Dr. Hobbs-Knutson

The Kraft Center Fellows

At Partners HealthCare, our vision is to nurture the next generation of health care providers. Through the Kraft Center for Community Health, we are investing in some of the brightest young leaders who will be there to deliver high quality, affordable, community-based care today, tomorrow and for years to come.

A year and a half ago, the Kraft Center welcomed its inaugural class of program participants. Yet, in that short time, these 18 talented and compassionate physicians and nurses have demonstrated leadership and a dedication to providing the best health care possible for the low-income communities they have chosen to serve.

Over the next few months, we will be presenting a series of profiles designed to help our readers get to know some of our program participants a little bit better.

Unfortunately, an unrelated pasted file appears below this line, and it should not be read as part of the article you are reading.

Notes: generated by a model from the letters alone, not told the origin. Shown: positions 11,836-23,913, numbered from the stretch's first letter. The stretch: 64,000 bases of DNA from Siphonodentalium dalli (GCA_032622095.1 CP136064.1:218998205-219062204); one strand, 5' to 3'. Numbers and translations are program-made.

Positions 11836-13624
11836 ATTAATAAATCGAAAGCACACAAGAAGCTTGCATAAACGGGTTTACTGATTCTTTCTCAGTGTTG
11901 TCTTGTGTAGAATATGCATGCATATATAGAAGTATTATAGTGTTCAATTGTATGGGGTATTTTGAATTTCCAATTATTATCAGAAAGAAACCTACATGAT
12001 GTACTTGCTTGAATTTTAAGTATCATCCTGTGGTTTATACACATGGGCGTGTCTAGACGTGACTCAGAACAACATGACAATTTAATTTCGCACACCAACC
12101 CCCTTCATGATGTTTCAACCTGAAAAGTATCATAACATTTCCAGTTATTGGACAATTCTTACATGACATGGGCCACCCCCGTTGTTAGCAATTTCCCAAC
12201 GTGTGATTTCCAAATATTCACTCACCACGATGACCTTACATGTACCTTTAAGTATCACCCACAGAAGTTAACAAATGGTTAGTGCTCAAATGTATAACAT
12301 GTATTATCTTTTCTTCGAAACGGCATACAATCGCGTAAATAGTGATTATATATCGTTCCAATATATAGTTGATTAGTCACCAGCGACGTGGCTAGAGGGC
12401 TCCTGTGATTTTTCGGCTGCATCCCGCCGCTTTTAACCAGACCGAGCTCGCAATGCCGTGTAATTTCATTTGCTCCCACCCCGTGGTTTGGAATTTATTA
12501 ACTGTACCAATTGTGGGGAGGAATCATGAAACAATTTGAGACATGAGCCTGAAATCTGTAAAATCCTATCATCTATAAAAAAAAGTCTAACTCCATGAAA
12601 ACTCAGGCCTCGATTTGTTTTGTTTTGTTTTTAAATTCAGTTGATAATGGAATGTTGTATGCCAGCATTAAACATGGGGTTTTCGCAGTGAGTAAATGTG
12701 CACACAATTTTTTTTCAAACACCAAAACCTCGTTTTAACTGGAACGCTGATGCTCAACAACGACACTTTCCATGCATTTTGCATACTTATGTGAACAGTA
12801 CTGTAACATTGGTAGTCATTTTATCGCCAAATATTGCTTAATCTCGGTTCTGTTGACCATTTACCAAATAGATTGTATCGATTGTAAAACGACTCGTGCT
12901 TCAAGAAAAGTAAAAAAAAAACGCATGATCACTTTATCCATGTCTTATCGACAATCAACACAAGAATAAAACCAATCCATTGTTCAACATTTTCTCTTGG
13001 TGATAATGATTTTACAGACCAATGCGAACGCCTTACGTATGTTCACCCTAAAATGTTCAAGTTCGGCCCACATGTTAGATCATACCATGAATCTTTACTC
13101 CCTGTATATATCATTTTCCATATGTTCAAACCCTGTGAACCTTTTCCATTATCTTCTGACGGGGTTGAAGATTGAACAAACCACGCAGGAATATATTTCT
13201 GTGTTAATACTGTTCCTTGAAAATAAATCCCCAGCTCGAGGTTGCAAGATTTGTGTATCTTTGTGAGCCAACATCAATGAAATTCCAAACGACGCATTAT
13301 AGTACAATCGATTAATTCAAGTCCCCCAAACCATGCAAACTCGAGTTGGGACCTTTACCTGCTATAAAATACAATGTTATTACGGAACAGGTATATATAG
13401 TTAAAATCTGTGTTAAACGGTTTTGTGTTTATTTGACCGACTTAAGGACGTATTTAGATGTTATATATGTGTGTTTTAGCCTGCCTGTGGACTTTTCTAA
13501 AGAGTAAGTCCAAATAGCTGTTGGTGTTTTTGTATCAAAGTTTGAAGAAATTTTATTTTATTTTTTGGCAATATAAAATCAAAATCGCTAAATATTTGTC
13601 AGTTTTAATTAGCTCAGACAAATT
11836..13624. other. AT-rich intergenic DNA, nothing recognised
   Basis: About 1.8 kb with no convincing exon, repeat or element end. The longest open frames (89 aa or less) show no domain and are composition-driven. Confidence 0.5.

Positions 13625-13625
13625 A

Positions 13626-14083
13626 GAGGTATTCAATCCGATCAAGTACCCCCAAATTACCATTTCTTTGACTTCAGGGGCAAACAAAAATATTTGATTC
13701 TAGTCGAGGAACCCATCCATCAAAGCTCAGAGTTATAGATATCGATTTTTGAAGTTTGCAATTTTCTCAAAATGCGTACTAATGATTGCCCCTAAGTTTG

Meet Dr. Hobbs-Knutson

Kate Hobbs-Knutson always knew she was interested in medicine. But somewhere along the line, she became fascinated by health care services and the profound impact they can have on people's lives, as well.

"What really caught me was the multidisciplinary aspect of the work," explained Dr. Hobbs-Knutson, who became a child and adolescent psychiatrist in part because she enjoyed figuring out the very many systems that inevitably play a role in young people's care.

Her journey began in rural North Carolina, where firsthand experience with limited access to health care led to an early awareness of its importance. Her next stop, at Duke University, equipped her with a major in biology, a minor in chemistry and volunteer experience both internationally and in local underserved communities.

After a brief stint teaching at an urban middle school and pursuing research, Dr. Hobbs-Knutson eventually landed in medical school at the University of North Carolina at Chapel Hill. She racked up a slew of academic honors there, including acceptance into the Howard Hughes Medical Institute Research Scholars Program and membership in the Alpha Omega Alpha Honor Society – but, looking back at that time, she said that it is her work at a local free health clinic that stands out the most.